Best Ukulele For Beginners
When learning to play the ukulele, it’s important to have one that not only sounds well, but plays well too. The soprano-size Cordoba 15SM is made to do just that. This ukulele has a mahogany top, back and sides. It also features an abalone rosette, a rosewood bridge and fingerboard and a natural satin finish for that elegant, old-world look. And though this is an entry-level uke specifically designed for beginners, it doesn’t compromise quality.
Not only is the handmade construction A-grade, the sound is rich and full as well. The factory setup may not be to your liking however, so a trip to a pro is in order for some adjustments in terms of action and intonation to improve the ukulele’s playability.
- Looks great
- Solid build and finish
- Stays in tune
- Doesnt come with gig bag
A beginner instrument of quality doesn’t have to break the bank. The HM-124MG+ Deluxe concert ukulele from Hola! Music is one such instrument that can provide many enjoyable hours of practice without the high price associated with high-quality ukes.
This uke has a mahogany body, nato neck, rosewood fingerboard and bridge, silver nickel frets, bone nut and saddle, die-cast geared tuners as well as Aquila Nylgut strings. This uke has a very good intonation, making it great for beginners learning to play and hit notes correctly.
Beginners, or those new to stringed instruments, should know that the strings will take time to stretch and stabilize. A lot of tuning is involved at the beginning–be patient–soon enough the strings will settle and you won’t have to tune as often (until you replace the strings with a new set, that is).
- Made with stylish zebra-wood
- Looks and sounds great
- Great price
- Some tuning issues
Best Ukulele Banjo
You’ll really have a good time with this banjolele from Deering. This concert-scale banjo ukulele has a full-size rim, which produces a louder and fuller sound. Adding to the magnificent sound quality of the Goodtime banjo ukulele are the finger-lovin’ Aquila Super Nylgut strings and patented bridge plate.
This open-back banjo ukulele features a three-ply violin maple rim, Renaissance head, an extended fingerboard and a maple neck. The Goodtime banjolele is fun and easy to play, and the light weight makes it easy to carry around too. It could use a bit of work in terms of nut and bridge adjustment–nothing someone with the right tools and know-how can’t manage.
- Strong, well-balanced sound
- Looks fantastic
- Price may put some off
Best Soprano Ukulele
There’s a reason why Kala seems to be a mainstay on our list of best ukuleles–the brand simply just comes up with exceptional and affordable instruments across size and budget ranges. This is why one of our top picks in the soprano category is the Kala KA-15S. It’s an entry-level uke even advanced players won’t hesitate to buy, and we don’t blame them.
This soprano ukulele features a mahogany laminate body and neck, geared tuners for easy and stable tuning, Aquila Nylgut strings and a rosewood fingerboard and bridge. For a laminate wood ukulele, this produces good volume. It takes a while to break in the strings but it plays amazingly well once the strings settle in. The ukulele bundle comes with a clip-on tuner and though it’s not the most accurate device to have around, it works decently. Overall a great bang for the buck.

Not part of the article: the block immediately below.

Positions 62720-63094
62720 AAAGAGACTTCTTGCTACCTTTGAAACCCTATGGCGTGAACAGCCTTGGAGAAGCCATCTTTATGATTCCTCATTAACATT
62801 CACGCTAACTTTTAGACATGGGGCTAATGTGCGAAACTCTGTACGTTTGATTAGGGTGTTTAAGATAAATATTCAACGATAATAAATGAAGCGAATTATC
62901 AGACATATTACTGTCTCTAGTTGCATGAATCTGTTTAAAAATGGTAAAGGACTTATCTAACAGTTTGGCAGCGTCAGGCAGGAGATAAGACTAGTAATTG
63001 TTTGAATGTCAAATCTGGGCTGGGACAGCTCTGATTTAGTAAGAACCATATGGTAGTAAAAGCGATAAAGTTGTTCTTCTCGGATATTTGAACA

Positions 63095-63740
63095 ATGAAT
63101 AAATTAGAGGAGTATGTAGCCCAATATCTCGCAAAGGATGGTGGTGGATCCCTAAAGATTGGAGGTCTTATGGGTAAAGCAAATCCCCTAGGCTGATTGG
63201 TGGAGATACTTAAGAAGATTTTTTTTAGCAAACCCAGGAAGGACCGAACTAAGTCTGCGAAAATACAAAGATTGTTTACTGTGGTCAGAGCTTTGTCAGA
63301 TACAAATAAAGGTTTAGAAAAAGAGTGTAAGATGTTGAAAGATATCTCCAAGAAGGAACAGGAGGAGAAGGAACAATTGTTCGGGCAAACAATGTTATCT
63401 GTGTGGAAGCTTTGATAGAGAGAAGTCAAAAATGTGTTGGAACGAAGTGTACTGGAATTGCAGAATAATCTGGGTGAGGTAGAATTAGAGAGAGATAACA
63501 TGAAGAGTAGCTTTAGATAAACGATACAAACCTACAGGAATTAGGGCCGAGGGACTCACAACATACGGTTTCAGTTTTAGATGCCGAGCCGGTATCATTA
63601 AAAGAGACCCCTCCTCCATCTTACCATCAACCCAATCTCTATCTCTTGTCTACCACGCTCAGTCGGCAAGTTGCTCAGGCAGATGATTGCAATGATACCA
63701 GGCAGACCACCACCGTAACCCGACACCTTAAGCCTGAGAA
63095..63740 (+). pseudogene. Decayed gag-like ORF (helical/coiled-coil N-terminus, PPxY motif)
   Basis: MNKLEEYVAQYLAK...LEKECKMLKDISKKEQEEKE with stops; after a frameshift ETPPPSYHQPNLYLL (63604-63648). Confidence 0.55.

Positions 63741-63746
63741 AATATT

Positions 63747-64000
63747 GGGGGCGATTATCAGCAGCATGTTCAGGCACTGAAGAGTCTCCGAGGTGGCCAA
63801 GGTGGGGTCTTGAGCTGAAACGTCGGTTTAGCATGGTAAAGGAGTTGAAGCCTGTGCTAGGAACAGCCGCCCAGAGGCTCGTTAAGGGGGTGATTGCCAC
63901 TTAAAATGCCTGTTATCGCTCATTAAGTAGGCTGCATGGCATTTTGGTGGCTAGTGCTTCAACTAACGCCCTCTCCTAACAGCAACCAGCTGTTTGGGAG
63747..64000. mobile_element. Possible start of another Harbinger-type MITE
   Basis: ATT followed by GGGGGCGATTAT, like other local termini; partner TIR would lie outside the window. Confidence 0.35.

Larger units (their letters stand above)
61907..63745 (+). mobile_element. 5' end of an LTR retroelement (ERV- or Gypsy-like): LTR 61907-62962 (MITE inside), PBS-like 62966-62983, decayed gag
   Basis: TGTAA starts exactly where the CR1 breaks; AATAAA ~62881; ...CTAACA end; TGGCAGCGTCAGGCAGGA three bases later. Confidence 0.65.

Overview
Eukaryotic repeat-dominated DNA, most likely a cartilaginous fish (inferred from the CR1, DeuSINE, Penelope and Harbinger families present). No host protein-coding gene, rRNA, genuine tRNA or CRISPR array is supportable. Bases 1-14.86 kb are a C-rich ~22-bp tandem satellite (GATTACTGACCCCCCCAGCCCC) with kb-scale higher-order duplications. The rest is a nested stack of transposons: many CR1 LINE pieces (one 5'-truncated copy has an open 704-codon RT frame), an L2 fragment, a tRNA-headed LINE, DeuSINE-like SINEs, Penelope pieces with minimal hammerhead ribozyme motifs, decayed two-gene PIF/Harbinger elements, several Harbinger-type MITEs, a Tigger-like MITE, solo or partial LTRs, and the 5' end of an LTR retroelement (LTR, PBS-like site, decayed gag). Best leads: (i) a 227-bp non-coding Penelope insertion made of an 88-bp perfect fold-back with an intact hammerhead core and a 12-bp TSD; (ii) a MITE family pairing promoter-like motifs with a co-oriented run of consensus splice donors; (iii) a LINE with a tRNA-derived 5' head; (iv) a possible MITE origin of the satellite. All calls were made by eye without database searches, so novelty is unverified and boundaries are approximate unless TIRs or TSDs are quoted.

- Excellent value for money
- Great sound
- Some tuning issues
Also making it to our list of best ukuleles is the Naneki soprano ukulele. While the brand is not as well-known as say, Kala, it has earned a reputation for producing great-sounding ukes of good quality and workmanship. Its soprano ukulele is made from fine exotic wood such as rosewood, African sapele and mahogany. It features die-cast stainless tuning machine heads and comes with an electronic tuner.
The Naneki soprano ukulele package also comes with a cloth gig bag case, a free strap and a set of spare Aquila nylon strings–all you need to get you started with your ukulele-playing. Note however that the tuner isn’t of the best quality, but once you learn how to tune the ukulele by ear you won’t need it much anyway.
- Beautiful sound
- Looks great
- Some tuning issues
Best Tenor Ukulele
Although it’s good to have a ukulele from well-known and respected brands, it’s also commendable to consider ukes from unknown brands, like this Hankey tenor ukulele that features a green shell inlay on the top. This uke has a koa top, back and sides, rosewood fingerboard and bridge and a mahogany neck. It’s fitted with Aquila strings and a bone nut, and comes with a padded gig bag, audio cable, polishing cloth and a set of spare strings.
This tenor ukulele is equipped with a 3-band EQ with controls for bass, middle and treble. The chromatic tuner has an LCD backlight screen for greater convenience. The overall build is impressive for the price, plus it’s already installed with strap buttons. This uke sounds good both plugged in and unplugged, so all you need to do is play–well, after a few adjustments, that is. As with other new string instruments, it’s recommended to set up the ukulele prior to regular playing. Constant tuning during the first few days is also a must, but it’s something newbie players must learn to do anyway.
- Great build
- Rich and feisty sound
- Great uke at this price point
- Some possible buzzing from the frets
This tenor ukulele from Kala, the MK-T Makala, features an agathis body, mahogany bridge and neck, rosewood fingerboard and geared tuners. It’s without a doubt one of the best entry-level tenor ukuleles on the market today. Despite its affordable price (the Makala line is Kala’s budget range of ukuleles), it doesn’t scrimp on build and sound quality.
This uke is great for beginners and intermediate players alike, especially those who don’t want something too cheaply made (and probably sound awful) and not too expensive either. The MK-T Makala tenor ukulele hits all the right spots: excellent sound, amazing durability and quality for the cost.